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Lutherans Open Their Church Doors To Immigrant Families

CHICAGO (ELCA) -- For Howard Lamont being welcoming to
the immigrant population is "simply part of the Christian
"Congregations must develop a passion to reach out to
strangers," said Lamont, a member of Holy Cross Lutheran
Church, Spring Branch, Texas, a congregation of the Evangelical
Lutheran Church in America (ELCA). "Jesus would not have us
build walls around our churches," he said.
Lamont said he's been impressed with Houston's growing
diversity since moving there in 1977. People from Africa,
Asia, Central and South America, and Europe, moved to the
city and work across the economic spectrum, he said.
Lamont is co-chair of an immigration task force of the
ELCA Texas-Louisiana Gulf Coast Synod. He said the task force
contacted Lutheran Immigration and Refugee Service (LIRS) to
help congregations of the synod welcome and respond to the
needs of immigrants.
LIRS is one of the nation's leading agencies in welcoming
and advocating for refugees and immigrants. Based in Baltimore,
LIRS works on behalf of the ELCA, the Lutheran Church-Missouri
Synod and the Latvian Evangelical Lutheran Church in America.
There are more than 10 million people who are undocumented
living in the United States. People who migrate here come to
join their families, work or seek refuge from persecution or
LIRS hosted a "Be Not Afraid" workshop at Holy Cross in
The workshop addressed "anti-immigrant attitudes that have
become prevalent in our society" and "debunked common myths
used to encourage anti-immigrant attitudes," Lamont said.
LIRS' Be Not Afraid program also prepares Lutherans for
possible immigration raids, helps immigrant families know
their rights and illustrates how congregations can advocate
for immigration policies that maintain "good order" while
preserving the dignity and safety of immigrant families. The
program was initially funded by the ELCA Evangelical Outreach
and Congregational Mission.
"We also learned to appreciate the complexity of the
issues embedded here," said Susan Giesecke, a member of Holy
Cross since 1965 and co-chair of the synod's task force on
immigration. "Everyone enjoys the skills and gifts brought to
our society by immigrants, yet are afraid to address the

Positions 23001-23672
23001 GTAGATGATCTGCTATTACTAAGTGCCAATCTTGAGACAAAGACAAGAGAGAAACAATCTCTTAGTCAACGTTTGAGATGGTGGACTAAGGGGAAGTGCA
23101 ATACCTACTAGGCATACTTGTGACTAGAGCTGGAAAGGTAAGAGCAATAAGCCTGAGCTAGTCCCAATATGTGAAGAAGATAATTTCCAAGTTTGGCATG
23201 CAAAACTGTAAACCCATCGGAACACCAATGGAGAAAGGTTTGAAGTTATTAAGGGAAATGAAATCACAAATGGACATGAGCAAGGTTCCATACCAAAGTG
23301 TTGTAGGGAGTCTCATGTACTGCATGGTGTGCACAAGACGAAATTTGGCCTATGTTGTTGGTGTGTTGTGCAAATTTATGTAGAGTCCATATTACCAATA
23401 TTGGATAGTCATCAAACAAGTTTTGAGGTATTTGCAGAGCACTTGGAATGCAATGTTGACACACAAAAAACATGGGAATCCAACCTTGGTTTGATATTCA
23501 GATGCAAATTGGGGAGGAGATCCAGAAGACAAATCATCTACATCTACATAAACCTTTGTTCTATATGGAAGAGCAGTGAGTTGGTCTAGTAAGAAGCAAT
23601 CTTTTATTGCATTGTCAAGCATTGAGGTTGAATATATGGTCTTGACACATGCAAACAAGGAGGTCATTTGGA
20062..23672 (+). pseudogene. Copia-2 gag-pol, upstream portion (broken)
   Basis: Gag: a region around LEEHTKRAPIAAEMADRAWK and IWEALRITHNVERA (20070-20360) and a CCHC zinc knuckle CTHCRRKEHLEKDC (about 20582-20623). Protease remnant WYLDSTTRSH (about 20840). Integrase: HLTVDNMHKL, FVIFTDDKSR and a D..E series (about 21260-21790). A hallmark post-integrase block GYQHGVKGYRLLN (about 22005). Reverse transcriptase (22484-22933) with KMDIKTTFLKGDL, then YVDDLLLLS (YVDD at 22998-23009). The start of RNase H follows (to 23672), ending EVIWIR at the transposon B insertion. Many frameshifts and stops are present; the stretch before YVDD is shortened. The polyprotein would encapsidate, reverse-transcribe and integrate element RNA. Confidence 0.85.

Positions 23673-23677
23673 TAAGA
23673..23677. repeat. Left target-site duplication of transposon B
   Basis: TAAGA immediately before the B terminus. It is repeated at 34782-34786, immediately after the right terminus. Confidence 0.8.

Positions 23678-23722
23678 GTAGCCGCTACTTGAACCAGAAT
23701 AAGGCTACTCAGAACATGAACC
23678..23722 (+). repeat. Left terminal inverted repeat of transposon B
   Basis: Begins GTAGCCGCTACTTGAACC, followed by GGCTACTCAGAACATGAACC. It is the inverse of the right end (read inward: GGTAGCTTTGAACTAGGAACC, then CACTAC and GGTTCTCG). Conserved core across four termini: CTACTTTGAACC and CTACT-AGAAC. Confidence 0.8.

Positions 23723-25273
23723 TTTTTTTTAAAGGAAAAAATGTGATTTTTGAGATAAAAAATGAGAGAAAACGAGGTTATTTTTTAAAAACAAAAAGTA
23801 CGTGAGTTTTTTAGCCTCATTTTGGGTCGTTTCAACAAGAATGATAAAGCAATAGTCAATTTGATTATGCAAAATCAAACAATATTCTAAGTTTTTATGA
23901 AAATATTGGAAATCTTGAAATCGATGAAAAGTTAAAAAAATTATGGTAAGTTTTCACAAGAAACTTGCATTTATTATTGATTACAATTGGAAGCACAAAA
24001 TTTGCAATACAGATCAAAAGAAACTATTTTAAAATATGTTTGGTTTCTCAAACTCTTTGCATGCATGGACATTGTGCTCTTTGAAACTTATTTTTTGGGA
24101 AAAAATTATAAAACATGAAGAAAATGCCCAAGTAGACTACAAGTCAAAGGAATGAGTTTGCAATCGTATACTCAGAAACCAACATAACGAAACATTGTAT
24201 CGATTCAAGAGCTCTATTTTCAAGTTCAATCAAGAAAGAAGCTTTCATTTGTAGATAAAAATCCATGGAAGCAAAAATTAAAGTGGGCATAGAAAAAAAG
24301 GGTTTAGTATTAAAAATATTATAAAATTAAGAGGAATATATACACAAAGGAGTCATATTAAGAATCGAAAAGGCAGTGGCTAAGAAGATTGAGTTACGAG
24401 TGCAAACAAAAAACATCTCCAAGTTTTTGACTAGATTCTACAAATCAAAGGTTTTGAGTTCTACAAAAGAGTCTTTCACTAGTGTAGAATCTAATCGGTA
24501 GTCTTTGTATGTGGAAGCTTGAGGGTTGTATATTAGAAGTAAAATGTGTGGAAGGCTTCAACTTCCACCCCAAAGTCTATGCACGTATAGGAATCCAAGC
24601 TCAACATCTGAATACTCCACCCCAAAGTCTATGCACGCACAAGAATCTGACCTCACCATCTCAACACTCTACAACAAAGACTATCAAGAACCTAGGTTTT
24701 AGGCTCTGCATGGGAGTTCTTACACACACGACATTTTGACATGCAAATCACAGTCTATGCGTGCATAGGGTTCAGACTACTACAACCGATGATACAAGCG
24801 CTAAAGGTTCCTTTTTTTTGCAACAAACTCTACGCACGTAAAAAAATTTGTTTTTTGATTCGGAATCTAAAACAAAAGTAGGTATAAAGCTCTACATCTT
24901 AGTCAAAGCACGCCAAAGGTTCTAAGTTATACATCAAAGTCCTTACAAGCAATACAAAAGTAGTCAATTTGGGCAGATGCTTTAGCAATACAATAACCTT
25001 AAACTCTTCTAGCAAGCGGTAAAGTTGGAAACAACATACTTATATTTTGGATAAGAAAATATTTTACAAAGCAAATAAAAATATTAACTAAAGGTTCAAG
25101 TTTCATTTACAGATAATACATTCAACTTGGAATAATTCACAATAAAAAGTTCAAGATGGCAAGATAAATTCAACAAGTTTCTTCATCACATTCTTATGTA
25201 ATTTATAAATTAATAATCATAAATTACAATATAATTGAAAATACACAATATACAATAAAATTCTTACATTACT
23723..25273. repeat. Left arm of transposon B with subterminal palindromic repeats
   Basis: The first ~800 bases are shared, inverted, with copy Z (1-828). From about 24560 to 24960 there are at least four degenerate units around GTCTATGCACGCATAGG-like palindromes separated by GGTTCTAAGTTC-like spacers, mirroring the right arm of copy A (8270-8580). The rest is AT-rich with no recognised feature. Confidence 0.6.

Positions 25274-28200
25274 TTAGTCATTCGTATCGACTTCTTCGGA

humanitarian and economic issues raised by documentation,
family separation and worker abuse," she said.
Giesecke describes Holy Cross' journey in welcoming
immigrants as "interesting." "Many of our initial assumptions
and preconceived expectations were way off the mark. Looking
back, as an individual, I was so insensitive to the challenges
faced by our new worshippers and the intense personal struggle
each family faces," she said.
One pivotal moment for Giesecke came when a young girl
asked at a congregational meeting, "Why do we, the Spanish
speakers, worship in the gym when the English speakers worship
in a beautifully decorated sanctuary?" "Once the worship moved
into the main sanctuary we grew," said Giesecke. "We worship
(as) human beings created by God, not 'documented' or
'undocumented' aliens."
In Austin, Minn., immigrants serve to fulfill some of the
town's labor needs. While some long-time residents welcome
immigrants, others are not always welcoming, according to the
Rev. Glenn L. Monson, pastor of Our Savior Lutheran Church,
"Immigration is complicated," he said. "It has produced
stress for people in town, churches and elsewhere."
In an effort to address immigration, Monson met with 30
clergy serving Methodist, Catholic and other denominations
in Austin. "We're a fairly small town, and all pastors are
impacted in some way. But how do you talk about this? What's
true and what's not true?" To help get some answers, Monson
said LIRS conducted a Be Not Afraid workshop there.
"We needed to be informed on how to approach and speak
about immigration. We made immigration the major topic for
the year in the local ministerium," he said. To enhance the
overall dialogue, the pastors heard from others in town such
as school district representatives, the police chief and
mayor, hospital administrators and leaders of Austin's major
"We asked them how immigration has impacted their
particular area of influence, and we learned a great deal,"
Monson said. "I learned that 40 percent of our kindergarten
class in our area is Hispanic. This tells me that whole
families are moving here, which has made the community much
more stable and not so much migratory." According to the
police chief, there has not been an increase in crime or
incarceration with the expanding community, he said.
"I keep asking the question, can our congregation
connect with immigrants and their families?" Monson said.
"I want to be better informed, to be a partner with people
in some kind of ministry. I'm hoping that we continue to
explore the complex issue of immigration and find a way
to build relationships."
- - -
Information about Lutheran Immigration and Refugee
Service is at on the Web. "Be Not
Afraid" materials will be available on the LIRS Web site
in June.

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